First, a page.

How to Erase a CD with 50,000 Volts of Electricity
There’s a new viral video making its way around the Internet this week that has really got our attention! In the video, YouTube user PhotonicInduction demonstrates his own unique way of erasing compact discs with high electricity. This short, visually impressive video has generated over 1.3 million views in just one week’s time.
The video begins with the camera focused on what looks like a recordable CD which is spinning at high speed. The narrator flips a switch and the CD receives a high voltage shock for 15 seconds. The sparks fly and the air sizzles as 50,000 volts of electricity pass through the spinning disc.
Eagle-eyed viewers will notice that the metallic layer of the disc begins to vanish, starting at the outer edge of the disc and working its way towards the center hub. When the electricity stops flowing, we can see that the disc is now just a piece of transparent plastic. Any information contained on the disc is completely and utterly gone forever.
The camera then zooms out, giving us a view of the massive step-up transformer used to produce such a high voltage charge. A second test shows the process happening again, this time from a slightly wider angle. Test 2 takes just 12 seconds to fully erase the contents of the disc.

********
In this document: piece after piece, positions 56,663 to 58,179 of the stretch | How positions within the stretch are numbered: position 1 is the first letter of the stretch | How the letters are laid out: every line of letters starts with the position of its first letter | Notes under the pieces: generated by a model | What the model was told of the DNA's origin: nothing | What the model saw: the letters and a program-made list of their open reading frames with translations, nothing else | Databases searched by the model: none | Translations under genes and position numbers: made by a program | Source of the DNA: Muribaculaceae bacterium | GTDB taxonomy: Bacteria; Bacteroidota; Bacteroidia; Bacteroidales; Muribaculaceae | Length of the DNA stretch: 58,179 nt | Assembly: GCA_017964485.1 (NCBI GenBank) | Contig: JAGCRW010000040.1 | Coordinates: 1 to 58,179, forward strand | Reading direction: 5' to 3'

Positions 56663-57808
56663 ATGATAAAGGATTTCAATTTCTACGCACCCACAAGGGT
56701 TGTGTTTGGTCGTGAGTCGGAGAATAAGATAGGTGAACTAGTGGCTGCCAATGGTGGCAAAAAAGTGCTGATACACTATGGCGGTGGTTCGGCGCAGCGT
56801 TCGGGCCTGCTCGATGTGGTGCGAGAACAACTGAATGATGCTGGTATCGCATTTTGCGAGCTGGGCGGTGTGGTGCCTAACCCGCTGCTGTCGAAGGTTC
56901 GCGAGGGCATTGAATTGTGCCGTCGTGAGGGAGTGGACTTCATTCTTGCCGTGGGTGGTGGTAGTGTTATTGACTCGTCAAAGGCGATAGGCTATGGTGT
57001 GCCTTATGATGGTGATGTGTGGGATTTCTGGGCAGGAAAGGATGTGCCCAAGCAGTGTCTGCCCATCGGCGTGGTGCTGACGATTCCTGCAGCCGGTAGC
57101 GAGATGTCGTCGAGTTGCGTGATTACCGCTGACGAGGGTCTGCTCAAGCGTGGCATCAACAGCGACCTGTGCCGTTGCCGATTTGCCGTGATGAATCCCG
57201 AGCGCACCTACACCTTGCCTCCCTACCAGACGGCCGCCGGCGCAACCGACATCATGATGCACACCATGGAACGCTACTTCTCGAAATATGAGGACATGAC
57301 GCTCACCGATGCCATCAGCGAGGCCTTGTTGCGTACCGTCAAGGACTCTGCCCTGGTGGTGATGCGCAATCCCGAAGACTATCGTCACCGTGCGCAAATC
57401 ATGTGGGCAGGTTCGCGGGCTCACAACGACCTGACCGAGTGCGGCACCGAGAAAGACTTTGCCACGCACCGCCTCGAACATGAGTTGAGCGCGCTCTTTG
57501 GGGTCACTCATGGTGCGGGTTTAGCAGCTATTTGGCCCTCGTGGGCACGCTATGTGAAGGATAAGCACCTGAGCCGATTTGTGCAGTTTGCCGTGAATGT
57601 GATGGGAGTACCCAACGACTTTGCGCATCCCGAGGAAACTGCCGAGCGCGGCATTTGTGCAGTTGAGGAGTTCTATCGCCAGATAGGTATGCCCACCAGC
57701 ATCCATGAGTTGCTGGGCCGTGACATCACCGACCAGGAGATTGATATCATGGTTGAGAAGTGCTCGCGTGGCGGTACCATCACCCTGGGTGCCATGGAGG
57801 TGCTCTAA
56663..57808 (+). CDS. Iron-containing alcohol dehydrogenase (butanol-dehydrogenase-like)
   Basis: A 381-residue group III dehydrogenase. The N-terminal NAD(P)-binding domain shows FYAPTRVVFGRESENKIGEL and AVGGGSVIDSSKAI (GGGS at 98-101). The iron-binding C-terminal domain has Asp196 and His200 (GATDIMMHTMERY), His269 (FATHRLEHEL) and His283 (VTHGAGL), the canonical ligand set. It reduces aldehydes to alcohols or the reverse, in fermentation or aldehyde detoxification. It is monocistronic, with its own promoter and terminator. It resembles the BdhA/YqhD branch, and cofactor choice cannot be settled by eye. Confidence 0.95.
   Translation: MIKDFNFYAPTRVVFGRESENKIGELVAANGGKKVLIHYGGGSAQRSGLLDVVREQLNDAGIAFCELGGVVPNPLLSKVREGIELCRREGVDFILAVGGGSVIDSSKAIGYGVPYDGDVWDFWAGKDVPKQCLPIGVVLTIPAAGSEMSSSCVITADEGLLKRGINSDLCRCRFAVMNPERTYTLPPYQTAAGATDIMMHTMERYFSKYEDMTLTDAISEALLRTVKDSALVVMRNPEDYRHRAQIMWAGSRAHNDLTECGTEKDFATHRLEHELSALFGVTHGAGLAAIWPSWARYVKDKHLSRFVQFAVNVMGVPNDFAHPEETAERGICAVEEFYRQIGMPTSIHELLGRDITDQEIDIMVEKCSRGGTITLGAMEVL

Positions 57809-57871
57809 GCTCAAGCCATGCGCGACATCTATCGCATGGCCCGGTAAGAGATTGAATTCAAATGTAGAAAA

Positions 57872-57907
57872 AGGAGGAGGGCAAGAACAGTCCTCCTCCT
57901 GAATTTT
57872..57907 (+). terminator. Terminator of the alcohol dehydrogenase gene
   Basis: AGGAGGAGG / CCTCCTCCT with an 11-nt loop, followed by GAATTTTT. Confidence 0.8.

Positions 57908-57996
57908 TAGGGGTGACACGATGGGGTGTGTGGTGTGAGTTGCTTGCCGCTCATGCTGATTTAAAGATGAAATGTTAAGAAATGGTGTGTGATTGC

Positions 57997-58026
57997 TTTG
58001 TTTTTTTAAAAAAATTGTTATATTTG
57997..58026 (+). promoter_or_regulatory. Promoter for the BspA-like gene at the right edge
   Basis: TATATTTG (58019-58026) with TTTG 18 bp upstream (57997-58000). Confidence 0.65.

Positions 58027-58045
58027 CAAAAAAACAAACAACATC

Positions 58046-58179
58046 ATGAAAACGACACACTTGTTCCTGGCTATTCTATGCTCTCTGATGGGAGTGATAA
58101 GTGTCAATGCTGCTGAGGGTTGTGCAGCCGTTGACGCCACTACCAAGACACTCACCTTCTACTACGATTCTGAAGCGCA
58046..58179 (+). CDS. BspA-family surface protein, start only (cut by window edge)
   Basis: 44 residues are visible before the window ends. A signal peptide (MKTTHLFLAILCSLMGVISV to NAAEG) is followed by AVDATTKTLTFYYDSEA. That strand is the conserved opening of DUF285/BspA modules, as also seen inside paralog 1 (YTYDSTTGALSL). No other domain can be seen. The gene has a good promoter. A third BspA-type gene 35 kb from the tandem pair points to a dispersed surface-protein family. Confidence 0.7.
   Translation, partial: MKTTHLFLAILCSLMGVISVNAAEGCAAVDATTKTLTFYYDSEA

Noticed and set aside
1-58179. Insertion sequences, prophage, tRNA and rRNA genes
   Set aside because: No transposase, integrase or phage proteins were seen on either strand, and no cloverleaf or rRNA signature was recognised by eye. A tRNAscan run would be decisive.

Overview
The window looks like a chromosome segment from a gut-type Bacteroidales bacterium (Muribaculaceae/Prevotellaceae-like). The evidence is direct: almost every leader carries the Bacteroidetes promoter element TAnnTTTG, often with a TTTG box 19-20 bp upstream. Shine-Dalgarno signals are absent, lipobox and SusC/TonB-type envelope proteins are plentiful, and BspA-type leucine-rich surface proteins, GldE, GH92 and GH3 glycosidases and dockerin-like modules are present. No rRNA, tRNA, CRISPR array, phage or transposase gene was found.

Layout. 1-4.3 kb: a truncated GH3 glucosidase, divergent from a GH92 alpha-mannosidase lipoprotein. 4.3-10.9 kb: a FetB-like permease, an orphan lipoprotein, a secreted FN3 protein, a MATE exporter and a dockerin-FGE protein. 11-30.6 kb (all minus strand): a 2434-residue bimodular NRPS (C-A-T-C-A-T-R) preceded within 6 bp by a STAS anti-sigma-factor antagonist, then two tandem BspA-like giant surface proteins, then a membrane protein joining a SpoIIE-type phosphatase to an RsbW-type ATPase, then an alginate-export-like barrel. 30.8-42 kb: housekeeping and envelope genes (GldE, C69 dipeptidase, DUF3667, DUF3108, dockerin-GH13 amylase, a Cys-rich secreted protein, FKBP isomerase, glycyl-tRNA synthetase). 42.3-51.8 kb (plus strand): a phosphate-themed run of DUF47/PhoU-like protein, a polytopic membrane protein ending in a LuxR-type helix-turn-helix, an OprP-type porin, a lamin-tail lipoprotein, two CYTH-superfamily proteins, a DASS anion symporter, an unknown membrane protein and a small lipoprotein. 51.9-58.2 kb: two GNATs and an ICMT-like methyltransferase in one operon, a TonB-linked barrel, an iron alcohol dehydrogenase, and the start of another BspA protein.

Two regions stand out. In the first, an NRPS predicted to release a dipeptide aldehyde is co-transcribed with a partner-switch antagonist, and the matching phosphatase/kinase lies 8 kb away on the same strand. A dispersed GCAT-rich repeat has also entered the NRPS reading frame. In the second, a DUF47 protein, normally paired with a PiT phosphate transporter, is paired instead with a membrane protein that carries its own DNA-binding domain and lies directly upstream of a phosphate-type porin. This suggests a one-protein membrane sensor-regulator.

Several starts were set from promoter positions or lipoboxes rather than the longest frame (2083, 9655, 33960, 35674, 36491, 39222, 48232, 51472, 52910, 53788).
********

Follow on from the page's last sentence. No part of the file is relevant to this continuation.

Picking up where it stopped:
Another video called “DVD Zapp” shows a replicated DVD disc being put through the high-voltage test. This disc receives a particularly nasty shock thanks to the alkaline batteries which are placed on the table near the disc. In the end, we see the disc has warped and distorted visibly.
The evil mad scientist behind the video does not share his real name, though his YouTube profile reveals he is a 39 year old male in the United Kingdom. Browsing through his other uploads, we can see that PhotonicInduction is no stranger to experiments involving high-voltage electricity and household items.
While these videos show an extremely cool way of erasing sensitive information from your recordable CD media, it’s not exactly the height of practicality. A Norazza Data Destroyer is a lot safer for everyday use. The Norazza machine punches thousands of tiny bumps into a disc, making it unreadable by computers and CD/DVD players. It’s a great way to keep confidential or sensitive information from falling into the wrong hands. Of course, 50,000 volts seems to work pretty well also!
We’ll be looking out for more great videos from PhotonicInduction in the future!
Video 1: Erase a CD with High-Voltage
Video 2: DVD Zapp